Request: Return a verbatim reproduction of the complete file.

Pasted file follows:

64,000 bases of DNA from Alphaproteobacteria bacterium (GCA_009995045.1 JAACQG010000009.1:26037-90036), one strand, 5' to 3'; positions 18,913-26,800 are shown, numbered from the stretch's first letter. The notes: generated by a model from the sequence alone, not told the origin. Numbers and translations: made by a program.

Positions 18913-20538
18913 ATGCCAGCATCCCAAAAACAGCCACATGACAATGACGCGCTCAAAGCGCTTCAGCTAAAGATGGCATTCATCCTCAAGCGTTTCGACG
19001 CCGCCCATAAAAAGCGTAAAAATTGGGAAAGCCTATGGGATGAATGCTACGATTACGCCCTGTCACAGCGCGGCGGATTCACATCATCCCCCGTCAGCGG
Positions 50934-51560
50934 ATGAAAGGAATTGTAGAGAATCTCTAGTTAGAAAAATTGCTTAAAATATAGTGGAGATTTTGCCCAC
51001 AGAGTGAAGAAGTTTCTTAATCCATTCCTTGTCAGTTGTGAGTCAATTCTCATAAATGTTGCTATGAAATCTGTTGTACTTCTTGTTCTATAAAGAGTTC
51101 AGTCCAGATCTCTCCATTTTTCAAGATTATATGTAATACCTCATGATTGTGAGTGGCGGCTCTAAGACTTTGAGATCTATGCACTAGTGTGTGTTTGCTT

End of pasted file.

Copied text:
64,000 bases of DNA from Alphaproteobacteria bacterium (GCA_009995045.1 JAACQG010000009.1:26037-90036), one strand, 5' to 3'; positions 18,913-26,800 are shown, numbered from the stretch's first letter. The notes: generated by a model from the sequence alone, not told the origin. Numbers and translations: made by a program.

Positions 18913-20538
18913 ATGCCAGCATCCCAAAAACAGCCACATGACAATGACGCGCTCAAAGCGCTTCAGCTAAAGATGGCATTCATCCTCAAGCGTTTCGACG
19001 CCGCCCATAAAAAGCGTAAAAATTGGGAAAGCCTATGGGATGAATGCTACGATTACGCCCTGTCACAGCGCGGCGGATTCACATCATCCCCCGTCAGCGG
Positions 50934-51560
50934 ATGAAAGGAATTGTAGAGAATCTCTAGTTAGAAAAATTGCTTAAAATATAGTGGAGATTTTGCCCAC
51001 AGAGTGAAGAAGTTTCTTAATCCATTCCTTGTCAGTTGTGAGTCAATTCTCATAAATGTTGCTATGAAATCTGTTGTACTTCTTGTTCTATAAAGAGTTC
51101 AGTCCAGATCTCTCCATTTTTCAAGATTATATGTAATACCTCATGATTGTGAGTGGCGGCTCTAAGACTTTGAGATCTATGCACTAGTGTGTGTTTGCTT